“What is your connection to Alojzy, exactly?” I asked. Presumably they had had some sort of friendly relationship before Alojzy allegedly robbed him.
“Business partners. We sold art books, on the street in Manhattan. He sold other books also—and other things besides books as well.” I didn’t know what he was insinuating, other than that Alojzy was a hustler who would buy and sell stolen goods, which I already knew. “But art books, there is money in that. Art books are not cheap. People in lower Manhattan are mostly not poor. There was plenty of business. It was a profitable endeavor, until he stole our money and left town.” Goldov’s face contorted into something ugly.
“I’m very sorry that happened,” I said. Alojzy surely had his own side of the story, but I didn’t want to anger the man. He didn’t acknowledge my comment.
“I don’t hear from him again for almost two years after that. The next thing I do hear, he’s in jail in Las Vegas. Passing bad checks, I believe. He described it as just misunderstanding. He needed bail money.” The old painter sighed, then chased the sigh with a gulp of tea. “I sent it.”
“Why did you do that? If you say he’d already robbed you?”
“I wish I knew. I didn’t want to, but he persuaded me. Thing is, your father was, to me, like a drug. A bad habit. I could never shake him. Besides, I thought maybe he’d still pay me back someday. He always made promises to pay my money. With interest.” I raised my tea to my lips, but it was still too hot to drink. “Well, he’s shook now, apparently. They say he’s gone for good.”
“But who says he’s gone for good?” I demanded. “Was it reported somewhere?”
“I heard it only as a rumor. But these rumors are most often true.” It occurred to me that Alojzy could have started the rumor himself, if he believed someone was after him. If Goldov was in on it, he could be spreading the tale for Alojzy. If this was the case, I needed to press Goldov until he came across with the truth. On the other hand, considering this apparent bad blood between them, Alojzy might have specifically wanted Goldov to believe the story.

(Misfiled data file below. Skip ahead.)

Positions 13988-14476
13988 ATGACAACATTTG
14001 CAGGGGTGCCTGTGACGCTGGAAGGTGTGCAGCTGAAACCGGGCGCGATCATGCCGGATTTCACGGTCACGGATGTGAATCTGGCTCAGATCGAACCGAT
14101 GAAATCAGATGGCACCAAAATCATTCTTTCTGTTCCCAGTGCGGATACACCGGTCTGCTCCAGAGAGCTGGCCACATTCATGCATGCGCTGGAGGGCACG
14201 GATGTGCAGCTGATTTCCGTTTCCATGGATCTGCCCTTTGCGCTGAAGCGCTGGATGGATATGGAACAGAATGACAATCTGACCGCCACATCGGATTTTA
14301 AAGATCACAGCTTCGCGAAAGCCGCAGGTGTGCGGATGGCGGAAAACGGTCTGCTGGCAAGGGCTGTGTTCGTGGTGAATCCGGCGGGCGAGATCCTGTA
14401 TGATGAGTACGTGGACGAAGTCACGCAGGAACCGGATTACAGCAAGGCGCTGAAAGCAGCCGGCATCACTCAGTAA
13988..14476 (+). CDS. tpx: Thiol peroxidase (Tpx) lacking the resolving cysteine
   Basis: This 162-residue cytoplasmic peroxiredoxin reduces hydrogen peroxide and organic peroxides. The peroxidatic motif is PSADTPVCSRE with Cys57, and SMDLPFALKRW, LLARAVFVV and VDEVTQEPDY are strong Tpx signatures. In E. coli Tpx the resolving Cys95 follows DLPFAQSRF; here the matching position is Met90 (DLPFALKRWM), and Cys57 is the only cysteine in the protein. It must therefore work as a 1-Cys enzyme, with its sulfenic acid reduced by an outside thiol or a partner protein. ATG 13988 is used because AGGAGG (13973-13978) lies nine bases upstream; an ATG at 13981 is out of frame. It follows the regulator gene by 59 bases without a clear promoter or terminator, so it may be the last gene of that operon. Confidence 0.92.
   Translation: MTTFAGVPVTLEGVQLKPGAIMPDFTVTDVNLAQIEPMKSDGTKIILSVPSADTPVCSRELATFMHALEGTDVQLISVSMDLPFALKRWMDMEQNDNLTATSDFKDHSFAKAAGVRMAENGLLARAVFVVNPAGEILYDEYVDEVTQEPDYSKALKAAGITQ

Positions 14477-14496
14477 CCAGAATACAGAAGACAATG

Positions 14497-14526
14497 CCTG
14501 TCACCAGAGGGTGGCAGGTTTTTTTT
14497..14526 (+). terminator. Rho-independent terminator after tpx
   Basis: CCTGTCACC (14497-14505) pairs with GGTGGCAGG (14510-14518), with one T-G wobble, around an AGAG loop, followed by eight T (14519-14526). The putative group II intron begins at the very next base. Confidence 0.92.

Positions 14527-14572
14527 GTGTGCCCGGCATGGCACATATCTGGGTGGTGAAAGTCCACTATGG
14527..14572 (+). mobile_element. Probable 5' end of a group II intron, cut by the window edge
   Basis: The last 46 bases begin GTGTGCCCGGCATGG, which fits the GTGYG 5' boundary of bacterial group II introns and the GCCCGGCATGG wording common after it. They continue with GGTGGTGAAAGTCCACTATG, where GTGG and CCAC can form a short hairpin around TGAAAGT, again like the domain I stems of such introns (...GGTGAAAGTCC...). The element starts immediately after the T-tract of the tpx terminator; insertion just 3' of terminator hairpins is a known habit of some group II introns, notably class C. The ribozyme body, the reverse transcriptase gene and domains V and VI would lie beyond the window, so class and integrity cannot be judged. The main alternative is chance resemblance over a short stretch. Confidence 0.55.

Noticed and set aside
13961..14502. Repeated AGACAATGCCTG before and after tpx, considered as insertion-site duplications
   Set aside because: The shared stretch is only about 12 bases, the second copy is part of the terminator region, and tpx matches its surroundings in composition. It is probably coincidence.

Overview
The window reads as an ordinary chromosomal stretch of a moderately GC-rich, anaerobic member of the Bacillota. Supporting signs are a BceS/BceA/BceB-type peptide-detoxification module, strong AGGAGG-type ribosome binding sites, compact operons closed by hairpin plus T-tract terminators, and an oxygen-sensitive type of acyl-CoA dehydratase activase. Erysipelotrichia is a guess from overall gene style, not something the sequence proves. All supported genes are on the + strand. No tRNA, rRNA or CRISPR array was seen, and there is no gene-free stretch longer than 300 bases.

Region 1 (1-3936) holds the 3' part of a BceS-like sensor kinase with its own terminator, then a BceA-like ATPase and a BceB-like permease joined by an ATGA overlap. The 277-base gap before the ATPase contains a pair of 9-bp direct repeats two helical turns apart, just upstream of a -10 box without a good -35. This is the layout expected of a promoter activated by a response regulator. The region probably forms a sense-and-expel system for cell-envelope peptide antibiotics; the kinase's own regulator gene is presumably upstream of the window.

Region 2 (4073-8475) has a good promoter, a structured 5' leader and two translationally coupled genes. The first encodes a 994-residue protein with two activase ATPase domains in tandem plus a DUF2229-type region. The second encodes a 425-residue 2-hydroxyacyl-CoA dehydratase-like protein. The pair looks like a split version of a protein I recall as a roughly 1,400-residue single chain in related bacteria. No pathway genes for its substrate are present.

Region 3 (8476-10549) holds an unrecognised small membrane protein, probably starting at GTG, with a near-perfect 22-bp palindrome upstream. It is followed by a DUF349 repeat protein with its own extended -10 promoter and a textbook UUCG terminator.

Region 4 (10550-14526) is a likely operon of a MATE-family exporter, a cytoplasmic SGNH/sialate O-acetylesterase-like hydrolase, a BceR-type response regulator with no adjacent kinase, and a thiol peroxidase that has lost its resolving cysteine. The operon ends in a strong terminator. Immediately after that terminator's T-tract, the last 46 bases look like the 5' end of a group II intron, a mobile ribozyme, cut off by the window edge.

“I remembered your mother’s name—lucky she didn’t change it when she remarried—and the lady at the library helped me find her on the internet. We found her crafts internet page—the candles she makes look very nice, by the way, though I have also seen nicer—and I sent a postcard to the address listed on the page.” My mother actually had changed her last name, to Bernie’s name, Fischer. But I guess she did business under her old name. “I felt I should let your family know.” He looked up at me. “My condolences,” he added, without conviction.
“Thank you,” I said. “But I really don’t know if they’re necessary. Your letter is the only indication I’ve had that he’s dead. And you don’t know this for sure, do you? You haven’t seen any evidence?”
“Only rumor. But I don’t have a reason to doubt either.” The man held up his arms in a gesture of helplessness. “You could have written in regard to settling matters. You did not need to come down here for so little.”
“But since I did, isn’t there anything else you could maybe tell me about my father’s life? What he may have been doing. Or be doing now? I haven’t seen him since I was in high school.”